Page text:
The Faculty Speaks
What can Harvard University do about South Africa? Read President Bok's open letters on the subject. Though written for a particular occasion, these letters rise above it because they contain the most thoughtful statement of a university's relationship with society which has appeared in America in the last decade.
Their central idea is the truth that a university has a "special mission" in the discovery and transmission of knowledge. A "special mission" is not a specialized function, one among others, as if a university were like a business corporation or a labor union. It is a mission special to itself to challenge the assumptions of our daily routine, including the assumptions that make possible specializations in society and even in the university. To challenge is to rethink, and rethinking requires mastery of the traditions of thought.
In his open letter, President Bok challenged the assumptions of the divestiture movement and then proceeded to pick its arguments to pieces. While restating the central idea of a university he gave a masterly example of that idea in operation.
Now and again a university president must be a professor, or be at the mercy of professors.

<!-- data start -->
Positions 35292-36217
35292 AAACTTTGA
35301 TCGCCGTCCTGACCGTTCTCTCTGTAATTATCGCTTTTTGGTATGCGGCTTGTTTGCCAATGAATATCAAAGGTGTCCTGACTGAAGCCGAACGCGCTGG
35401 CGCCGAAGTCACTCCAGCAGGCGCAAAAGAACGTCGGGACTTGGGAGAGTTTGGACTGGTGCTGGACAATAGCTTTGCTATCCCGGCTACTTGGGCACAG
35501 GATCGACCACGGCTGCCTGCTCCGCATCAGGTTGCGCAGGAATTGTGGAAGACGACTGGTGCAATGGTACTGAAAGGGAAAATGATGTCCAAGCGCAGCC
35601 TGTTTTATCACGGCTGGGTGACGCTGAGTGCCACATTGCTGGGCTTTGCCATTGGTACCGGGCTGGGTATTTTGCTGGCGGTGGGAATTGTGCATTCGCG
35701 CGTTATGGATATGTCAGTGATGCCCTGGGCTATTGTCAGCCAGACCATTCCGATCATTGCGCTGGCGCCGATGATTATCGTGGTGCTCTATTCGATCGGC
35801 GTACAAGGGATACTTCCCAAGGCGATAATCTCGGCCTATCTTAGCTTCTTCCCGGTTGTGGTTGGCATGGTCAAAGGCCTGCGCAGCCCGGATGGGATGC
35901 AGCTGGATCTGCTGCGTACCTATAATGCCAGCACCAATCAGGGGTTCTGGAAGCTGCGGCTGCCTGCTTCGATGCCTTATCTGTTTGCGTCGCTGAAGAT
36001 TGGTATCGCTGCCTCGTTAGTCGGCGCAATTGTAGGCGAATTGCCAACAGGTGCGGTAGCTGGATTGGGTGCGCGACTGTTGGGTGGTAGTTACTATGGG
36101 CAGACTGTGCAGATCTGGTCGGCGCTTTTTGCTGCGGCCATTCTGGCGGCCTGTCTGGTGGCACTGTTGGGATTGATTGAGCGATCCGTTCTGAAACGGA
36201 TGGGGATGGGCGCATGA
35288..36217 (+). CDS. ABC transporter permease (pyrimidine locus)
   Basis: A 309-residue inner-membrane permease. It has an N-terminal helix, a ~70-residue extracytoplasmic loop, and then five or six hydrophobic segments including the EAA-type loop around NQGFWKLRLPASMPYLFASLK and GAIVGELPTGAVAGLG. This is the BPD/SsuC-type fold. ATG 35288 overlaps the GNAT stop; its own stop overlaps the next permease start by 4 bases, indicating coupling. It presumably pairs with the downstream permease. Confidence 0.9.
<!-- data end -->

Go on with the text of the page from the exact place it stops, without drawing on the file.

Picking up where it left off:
Having read President Bok's letters, people should then look at the behavior and the goal of the divestiture movement. They will find both deserving of criticism.
The end is to unsettle racist tyranny in South Africa. But what of class tyranny in Communist countries which does not merely put its victims in apartheid but imprisons, tortures and kills them? Why is one denounced but not the other? This lopsided morality is open to the charge levelled by Sozhenitsyn at the 1978 Harvard Commencement that we apply our morality only to those whom we believe to be weak.
Not that the behavior of students demanding divestiture has been so impressive. Some of them have shown, by chanting beautifully rhymed slogans, how moronic solidarity can be created among people with high SAT scores. But few or none have taken on the difficult task of persuading their fellow citizens or even their own elected representatives. Instead of persuading, the divestiture movement has tried to exert pressure through demonstrations, boycotts and threats against the university, which is nearby and won't bite back.
May Harvard's good nature long continue. Its good sense has been powerfully revived by President Bok.